An optimised method for the ground vibration testing of Airbus jetliners has reduced this validation phase for the A350 XWB’s stretched-fuselage A350-1000 version, and will now be used for the next new widebody aircraft: the A330neo (New Engine Option).
Ground vibration testing is performed to measure the aircraft’s dynamic behaviour, confirming theoretical models of various flight conditions, such as manoeuvring, flying in gusty conditions and during landing touchdowns. In addition to being part of the “go” decision for a new jetliner taking to the skies for the first time, the test data helps clear an aircraft’s flight domain and is required for type certification by airworthiness authorities.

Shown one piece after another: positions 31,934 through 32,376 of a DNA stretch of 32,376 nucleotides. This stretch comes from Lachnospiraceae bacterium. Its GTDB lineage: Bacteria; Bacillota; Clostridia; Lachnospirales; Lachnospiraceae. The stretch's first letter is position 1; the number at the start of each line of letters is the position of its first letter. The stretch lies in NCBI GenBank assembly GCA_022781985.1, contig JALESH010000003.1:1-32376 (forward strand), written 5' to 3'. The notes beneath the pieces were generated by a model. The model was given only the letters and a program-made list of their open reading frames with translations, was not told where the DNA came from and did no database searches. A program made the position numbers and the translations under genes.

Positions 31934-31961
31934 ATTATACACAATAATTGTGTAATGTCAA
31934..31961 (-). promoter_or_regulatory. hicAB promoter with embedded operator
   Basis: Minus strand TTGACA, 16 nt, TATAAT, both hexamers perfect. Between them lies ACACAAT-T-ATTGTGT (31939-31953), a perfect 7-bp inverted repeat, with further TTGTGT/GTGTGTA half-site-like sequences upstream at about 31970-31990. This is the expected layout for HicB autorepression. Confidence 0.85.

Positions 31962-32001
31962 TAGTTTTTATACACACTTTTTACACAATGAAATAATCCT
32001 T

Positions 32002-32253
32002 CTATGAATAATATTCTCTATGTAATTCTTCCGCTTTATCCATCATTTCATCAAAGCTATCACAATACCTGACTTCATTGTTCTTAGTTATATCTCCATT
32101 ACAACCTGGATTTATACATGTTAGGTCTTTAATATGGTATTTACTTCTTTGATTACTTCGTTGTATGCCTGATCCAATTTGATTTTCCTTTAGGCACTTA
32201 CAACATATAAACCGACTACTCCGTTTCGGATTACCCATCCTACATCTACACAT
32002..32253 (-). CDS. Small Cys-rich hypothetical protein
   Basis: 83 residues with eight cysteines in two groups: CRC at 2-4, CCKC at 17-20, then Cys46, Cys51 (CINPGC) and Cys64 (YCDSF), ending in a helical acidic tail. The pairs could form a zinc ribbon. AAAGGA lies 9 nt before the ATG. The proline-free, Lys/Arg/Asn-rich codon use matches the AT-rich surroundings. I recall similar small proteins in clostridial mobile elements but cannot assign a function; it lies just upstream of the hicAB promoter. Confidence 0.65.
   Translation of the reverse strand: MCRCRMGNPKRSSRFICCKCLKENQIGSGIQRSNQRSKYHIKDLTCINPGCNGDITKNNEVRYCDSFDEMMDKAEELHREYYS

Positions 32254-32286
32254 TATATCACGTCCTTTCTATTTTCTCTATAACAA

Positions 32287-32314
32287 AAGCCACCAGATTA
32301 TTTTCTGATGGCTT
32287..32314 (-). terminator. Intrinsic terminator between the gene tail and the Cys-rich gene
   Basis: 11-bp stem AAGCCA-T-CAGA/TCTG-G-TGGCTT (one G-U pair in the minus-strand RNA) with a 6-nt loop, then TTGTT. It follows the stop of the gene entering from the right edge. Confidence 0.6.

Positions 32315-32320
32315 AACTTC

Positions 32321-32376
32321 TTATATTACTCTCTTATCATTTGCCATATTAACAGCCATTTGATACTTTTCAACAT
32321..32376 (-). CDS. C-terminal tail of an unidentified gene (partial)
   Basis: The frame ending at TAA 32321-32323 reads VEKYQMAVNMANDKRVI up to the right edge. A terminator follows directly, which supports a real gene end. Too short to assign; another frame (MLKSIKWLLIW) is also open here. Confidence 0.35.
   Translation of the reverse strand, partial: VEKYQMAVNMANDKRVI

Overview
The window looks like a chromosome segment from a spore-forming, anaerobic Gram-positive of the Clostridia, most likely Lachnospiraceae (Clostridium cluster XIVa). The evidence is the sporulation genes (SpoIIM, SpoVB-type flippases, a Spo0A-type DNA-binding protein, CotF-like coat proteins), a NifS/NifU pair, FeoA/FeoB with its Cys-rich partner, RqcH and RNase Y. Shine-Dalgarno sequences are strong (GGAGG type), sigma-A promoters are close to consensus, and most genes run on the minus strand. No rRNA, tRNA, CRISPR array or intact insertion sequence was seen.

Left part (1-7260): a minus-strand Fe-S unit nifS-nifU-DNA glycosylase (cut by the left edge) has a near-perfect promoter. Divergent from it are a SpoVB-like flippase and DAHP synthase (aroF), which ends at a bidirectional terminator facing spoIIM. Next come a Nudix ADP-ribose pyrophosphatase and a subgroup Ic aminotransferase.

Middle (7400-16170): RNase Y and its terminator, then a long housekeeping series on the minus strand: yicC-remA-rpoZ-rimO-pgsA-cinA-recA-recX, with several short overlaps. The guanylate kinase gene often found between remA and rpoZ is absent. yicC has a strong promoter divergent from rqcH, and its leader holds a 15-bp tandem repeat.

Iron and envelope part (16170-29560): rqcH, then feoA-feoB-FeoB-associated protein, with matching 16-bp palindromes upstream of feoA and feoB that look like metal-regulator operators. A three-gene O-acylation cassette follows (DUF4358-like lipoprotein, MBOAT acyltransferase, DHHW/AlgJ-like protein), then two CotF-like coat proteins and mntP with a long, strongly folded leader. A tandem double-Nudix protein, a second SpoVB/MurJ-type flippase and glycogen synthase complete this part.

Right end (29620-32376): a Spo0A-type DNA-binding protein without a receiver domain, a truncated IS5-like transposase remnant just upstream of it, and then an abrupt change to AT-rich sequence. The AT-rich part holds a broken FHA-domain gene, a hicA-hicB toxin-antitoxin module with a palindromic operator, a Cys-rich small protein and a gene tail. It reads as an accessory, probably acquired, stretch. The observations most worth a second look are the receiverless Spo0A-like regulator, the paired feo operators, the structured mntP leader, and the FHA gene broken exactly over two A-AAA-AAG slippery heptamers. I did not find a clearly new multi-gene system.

As the A350-1000 is a derivative of the A350-900 (which underwent a ground vibration test programme for its own type certification, issued last November), a multifunctional Airbus Commercial Aircraft team was set up to shorten and simplify the process.
The A350-1000’s testing was performed over a two-day period, compared to nine days for the A350-900, and the more than one month required for previous Airbus jetliners. “We brought together people from different domains,” explained Nicolas Lastère, a Flight Physics engineer in the Loads and Aeroelastics department at Airbus Commercial Aircraft. “The feedback and our results are a clear demonstration that different functions can work well together.”
Based on the streamlined ground vibration testing’s success for the A350-1000, the method will now also be used for the A330neo – which is scheduled to perform its initial take-off in the first half of 2017.